Objective measurement of tinnitus using functional near-infrared spectroscopy and machine learning.
Chronic tinnitus is a debilitating condition which affects 10-20% of adults and can severely impact their quality of life. Currently there is no objective measure of tinnitus that can be used clinically. Clinical assessment of the condition uses subjective feedback from individuals which is not always reliable. We investigated the sensitivity of functional near-infrared spectroscopy (fNIRS) to differentiate individuals with and without tinnitus and to identify fNIRS features associated with subjective ratings of tinnitus severity. We recorded fNIRS signals in the resting state and in response to auditory or visual stimuli from 25 individuals with chronic tinnitus and 21 controls matched for age and hearing loss. Severity of tinnitus was rated using the Tinnitus Handicap Inventory and subjective ratings of tinnitus loudness and annoyance were measured on a visual analogue scale. Following statistical group comparisons, machine learning methods including feature extraction and classification were applied to the fNIRS features to classify patients with tinnitus and controls and differentiate tinnitus at different severity levels. Resting state measures of connectivity between temporal regions and frontal and occipital regions were significantly higher in patients with tinnitus compared to controls. In the tinnitus group, temporal-occipital connectivity showed a significant increase with subject ratings of loudness. Also in this group, both visual and auditory evoked responses were significantly reduced in the visual and auditory regions of interest respectively. Naïve Bayes classifiers were able to classify patients with tinnitus from controls with an accuracy of 78.3%. An accuracy of 87.32% was achieved using Neural Networks to differentiate patients with slight/ mild versus moderate/ severe tinnitus. Our findings show the feasibility of using fNIRS and machine learning to develop an objective measure of tinnitus. Such a measure would greatly benefit clinicians and patients by providing a tool to objectively assess new treatments and patients’ treatment progress.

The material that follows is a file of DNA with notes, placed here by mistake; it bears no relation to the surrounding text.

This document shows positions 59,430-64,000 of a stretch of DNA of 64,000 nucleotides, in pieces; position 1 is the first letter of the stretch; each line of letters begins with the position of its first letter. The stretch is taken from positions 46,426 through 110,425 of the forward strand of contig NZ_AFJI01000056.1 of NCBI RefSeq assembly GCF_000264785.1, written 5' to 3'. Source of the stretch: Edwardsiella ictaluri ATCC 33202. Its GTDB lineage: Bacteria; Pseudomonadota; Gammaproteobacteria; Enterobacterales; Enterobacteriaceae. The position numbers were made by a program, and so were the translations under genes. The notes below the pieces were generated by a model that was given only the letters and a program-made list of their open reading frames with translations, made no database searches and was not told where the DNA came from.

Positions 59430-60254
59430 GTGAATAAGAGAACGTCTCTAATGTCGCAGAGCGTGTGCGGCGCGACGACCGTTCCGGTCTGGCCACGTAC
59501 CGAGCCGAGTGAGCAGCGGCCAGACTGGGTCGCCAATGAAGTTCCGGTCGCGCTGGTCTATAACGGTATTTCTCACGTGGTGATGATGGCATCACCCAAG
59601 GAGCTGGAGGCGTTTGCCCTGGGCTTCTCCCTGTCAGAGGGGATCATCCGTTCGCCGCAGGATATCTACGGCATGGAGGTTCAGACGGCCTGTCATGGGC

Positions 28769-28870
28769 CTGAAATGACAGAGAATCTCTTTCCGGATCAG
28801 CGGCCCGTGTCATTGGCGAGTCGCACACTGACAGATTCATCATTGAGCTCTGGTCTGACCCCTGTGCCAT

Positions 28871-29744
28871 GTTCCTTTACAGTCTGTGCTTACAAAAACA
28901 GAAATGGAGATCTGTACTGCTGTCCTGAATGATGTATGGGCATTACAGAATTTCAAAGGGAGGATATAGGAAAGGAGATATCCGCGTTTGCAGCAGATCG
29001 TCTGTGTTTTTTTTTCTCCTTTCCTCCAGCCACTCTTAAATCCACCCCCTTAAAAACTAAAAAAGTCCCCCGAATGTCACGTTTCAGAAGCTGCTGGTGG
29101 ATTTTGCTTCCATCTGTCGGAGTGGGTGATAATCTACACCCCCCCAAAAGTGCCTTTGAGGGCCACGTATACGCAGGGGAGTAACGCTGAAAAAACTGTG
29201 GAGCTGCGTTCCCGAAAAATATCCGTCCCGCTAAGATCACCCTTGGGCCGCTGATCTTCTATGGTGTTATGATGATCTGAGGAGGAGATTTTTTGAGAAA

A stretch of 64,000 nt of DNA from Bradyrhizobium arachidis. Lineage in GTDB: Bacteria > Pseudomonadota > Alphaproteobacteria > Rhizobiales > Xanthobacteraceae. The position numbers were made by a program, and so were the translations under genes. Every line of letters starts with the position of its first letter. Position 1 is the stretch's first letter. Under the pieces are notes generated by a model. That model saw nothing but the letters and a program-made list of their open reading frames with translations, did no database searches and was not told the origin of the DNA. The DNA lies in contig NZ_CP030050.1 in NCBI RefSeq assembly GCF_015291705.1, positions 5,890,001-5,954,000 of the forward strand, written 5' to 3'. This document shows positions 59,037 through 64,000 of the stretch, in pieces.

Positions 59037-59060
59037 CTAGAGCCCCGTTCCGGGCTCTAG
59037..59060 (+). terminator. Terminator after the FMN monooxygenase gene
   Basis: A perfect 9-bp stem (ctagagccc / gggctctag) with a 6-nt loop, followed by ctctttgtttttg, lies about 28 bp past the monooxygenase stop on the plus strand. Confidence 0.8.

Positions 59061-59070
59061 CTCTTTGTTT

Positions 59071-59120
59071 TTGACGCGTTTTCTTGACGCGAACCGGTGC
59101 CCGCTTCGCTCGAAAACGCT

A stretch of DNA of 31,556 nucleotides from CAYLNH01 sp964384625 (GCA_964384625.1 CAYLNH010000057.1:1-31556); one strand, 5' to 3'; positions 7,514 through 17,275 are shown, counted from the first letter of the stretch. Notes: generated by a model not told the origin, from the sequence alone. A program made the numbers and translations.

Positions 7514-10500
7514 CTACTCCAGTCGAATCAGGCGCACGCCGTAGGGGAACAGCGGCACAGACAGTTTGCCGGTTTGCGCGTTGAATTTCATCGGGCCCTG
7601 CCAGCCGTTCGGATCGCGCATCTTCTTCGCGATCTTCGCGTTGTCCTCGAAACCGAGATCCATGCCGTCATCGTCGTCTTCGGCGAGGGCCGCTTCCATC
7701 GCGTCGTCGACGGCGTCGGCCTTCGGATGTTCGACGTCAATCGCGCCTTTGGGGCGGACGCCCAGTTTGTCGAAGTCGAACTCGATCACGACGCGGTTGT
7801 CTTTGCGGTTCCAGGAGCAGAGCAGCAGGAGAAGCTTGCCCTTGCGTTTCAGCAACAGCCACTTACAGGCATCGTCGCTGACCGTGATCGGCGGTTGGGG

PMID: 33206675 [PubMed – in process]
PLoS One. 2020;15(11):e0241695
Authors: Shoushtarian M, Alizadehsani R, Khosravi A, Acevedo N, McKay CM, Nahavandi S, Fallon JB